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this last age.
name Shake-spear, Fletcher, Johnson, Shirley, and others; and these collections are the very souls of their writings, if the witty part thereof may be so termed; and the other small pieces composed by several other authors are such as have been of great fame in
When the publique theatres were shut up, and the actors forbidden to present us with any of their tragedies, because we had enough of that in earnest; and comedies, because the vices of the age were too lively and smartly represented; then all that we could divert ourselves with were these humours and pieces of plays, which, passing under the name of a merry conceited fellow called Bottom the Weaver, Simpleton the Smith, John Swabber, or some such title, were only allowed us, and that but by stealth too, and under pretence of rope-dancing or the like ; and these being all that was permitted us, great was the confluence of the auditors, and these small things were as profitable, and as great get-pennies, to the actors, as any of our late famed plays.” “I have seen," continues Kirkman, “ the Red Bull Playhouse, which was a large one, so full, that as many went back for want of room as had entred ; and as meanly as you may now think of these drols, they were then acted by the best comedians then and now in being." The droll of Bottom the Weaver appears to have been exceedingly popular. It was printed separately in quarto under the title of,—“ the Merry Conceited Humors of Bottom the Weaver, as it hath been often publikely acted by some of his majesties comedians, and lately privately presented by several apprentices for their harmless recreation, with great applause, Lond. 1661.” The publishers of this edition, Francis Kirkman and Henry Marsh, observe, in their address to the reader," the entreaty of several persons, our friends, hath enduced us to the publishing of this piece, which, when the life of action was added to it, pleased generally well.” And again.--"supposing that things of this nature will be acceptable,” we “have therefore begun with this, which we know may be easily acted, and may be now as fit for a private recreation, as formerly it hath been for a publike." There is also said to be an edition in quarto without date. It is included in the First Part of Kirkman's Wits, 8vo. 1672; reprinted in quarto, 1673, from the former of which it is here copied.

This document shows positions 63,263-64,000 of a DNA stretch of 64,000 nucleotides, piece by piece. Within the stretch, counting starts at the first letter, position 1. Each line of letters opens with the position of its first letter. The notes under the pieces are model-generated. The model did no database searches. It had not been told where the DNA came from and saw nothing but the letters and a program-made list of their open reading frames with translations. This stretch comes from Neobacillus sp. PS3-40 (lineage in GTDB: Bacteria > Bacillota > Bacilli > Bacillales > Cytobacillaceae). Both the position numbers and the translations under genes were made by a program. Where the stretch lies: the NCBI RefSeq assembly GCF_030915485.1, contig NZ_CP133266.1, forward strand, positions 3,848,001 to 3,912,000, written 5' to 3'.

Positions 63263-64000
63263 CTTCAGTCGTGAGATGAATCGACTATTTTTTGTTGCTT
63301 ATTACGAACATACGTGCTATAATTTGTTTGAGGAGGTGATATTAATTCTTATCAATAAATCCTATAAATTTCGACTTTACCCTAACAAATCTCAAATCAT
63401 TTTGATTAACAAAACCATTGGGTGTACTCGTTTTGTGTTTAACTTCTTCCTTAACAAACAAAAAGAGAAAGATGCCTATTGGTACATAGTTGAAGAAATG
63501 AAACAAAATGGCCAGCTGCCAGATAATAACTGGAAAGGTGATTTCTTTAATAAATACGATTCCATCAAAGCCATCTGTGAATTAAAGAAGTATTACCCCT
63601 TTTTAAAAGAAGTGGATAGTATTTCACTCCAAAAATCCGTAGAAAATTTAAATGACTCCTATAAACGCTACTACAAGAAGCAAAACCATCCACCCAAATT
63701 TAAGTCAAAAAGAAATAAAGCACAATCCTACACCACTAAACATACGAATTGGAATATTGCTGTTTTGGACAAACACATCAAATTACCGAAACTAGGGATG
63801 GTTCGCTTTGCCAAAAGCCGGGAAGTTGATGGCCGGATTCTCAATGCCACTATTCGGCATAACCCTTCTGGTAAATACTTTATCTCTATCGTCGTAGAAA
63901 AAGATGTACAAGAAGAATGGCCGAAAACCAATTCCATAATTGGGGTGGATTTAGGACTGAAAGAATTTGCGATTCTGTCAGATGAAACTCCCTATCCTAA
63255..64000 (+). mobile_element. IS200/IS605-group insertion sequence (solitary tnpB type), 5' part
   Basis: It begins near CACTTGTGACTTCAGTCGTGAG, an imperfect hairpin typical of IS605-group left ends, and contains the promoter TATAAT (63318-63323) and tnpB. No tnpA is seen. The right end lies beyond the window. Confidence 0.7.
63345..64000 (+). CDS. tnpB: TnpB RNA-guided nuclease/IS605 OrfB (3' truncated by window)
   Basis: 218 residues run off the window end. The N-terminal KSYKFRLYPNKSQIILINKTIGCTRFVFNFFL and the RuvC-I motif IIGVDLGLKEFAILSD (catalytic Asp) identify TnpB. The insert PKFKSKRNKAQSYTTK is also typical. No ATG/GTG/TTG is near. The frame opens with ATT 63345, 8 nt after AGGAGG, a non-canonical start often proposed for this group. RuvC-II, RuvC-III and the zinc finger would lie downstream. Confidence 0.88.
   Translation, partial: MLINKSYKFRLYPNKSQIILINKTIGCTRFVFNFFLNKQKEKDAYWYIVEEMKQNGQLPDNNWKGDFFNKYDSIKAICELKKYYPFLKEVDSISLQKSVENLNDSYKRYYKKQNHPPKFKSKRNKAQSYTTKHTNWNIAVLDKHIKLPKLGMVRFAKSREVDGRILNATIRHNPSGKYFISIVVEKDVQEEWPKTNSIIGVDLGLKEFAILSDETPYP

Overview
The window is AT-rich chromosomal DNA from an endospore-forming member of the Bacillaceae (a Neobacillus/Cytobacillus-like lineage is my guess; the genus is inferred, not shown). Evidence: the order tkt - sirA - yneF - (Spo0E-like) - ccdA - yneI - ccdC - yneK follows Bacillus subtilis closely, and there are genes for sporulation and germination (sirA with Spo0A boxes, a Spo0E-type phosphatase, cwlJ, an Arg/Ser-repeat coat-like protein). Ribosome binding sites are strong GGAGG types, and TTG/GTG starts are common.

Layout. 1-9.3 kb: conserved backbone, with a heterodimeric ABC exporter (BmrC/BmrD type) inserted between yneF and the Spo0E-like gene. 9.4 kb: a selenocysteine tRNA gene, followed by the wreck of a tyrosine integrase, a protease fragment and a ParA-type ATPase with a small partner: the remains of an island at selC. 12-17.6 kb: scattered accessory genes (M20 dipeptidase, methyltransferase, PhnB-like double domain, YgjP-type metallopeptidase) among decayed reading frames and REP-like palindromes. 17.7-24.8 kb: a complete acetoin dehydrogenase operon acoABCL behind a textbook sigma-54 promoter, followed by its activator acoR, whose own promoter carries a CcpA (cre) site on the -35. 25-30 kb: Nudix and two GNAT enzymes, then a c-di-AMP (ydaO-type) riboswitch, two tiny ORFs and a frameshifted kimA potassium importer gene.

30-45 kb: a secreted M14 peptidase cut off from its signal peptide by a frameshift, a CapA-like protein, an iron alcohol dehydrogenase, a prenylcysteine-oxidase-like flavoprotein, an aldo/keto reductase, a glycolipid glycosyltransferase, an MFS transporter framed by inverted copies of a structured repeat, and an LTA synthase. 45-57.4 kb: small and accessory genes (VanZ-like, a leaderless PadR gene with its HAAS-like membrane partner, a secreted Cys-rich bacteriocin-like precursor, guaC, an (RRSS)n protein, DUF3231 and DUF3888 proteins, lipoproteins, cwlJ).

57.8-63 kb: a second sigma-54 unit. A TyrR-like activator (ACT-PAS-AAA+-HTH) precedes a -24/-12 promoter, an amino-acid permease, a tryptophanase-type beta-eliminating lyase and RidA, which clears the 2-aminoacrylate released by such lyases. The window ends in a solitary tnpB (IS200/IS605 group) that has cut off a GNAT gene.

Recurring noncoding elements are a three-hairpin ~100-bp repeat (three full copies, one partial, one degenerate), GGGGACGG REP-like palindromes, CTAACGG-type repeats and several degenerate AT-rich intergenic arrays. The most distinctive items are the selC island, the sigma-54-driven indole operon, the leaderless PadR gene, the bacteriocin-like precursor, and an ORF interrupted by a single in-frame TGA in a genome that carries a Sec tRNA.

Quince the Carpenter, who speaks the Prologue.
present Snout the Tinker.
Fairies. Snug the Joyner.
Lion. Starveling the Taylor. Moonshine. Oberon, King of the Fairies, who likewise may pre
sent the Duke. Titania, his Queen, the Dutchess. Pugg, a Spirit, a Lord.
Enter Bottom the Weaver, Quince the Carpenter, Snug the Joyner, Flute the Bellows-mender, Snout the Tinker, and
Starveling the Taylor.
OME, Neighbours, let me tell
you, and in troth I have spoke like a
man in my daies, and hit right too, that if this business do but please his Grace's fancy, we are made men for ever.
Quince. I believe so too, Neighbour, but is all our company here?
Bot. You had best to call them generally man by man according to the Scrip.
Qu. Here is the scrowl of every mans name which is thought fit through all Athens, to play our Interlude between the Duke and the Dutchess on his Wedding day at night.
Bot. First good Peter Quince say what the Play treats of, then read the names of the Actors, and so grow on to a point.
Qu. Marry our Play is the most Lamentable Comedy, and most cruel death of Pyramus and Thisbe.
Bot. A very good piece of work I assure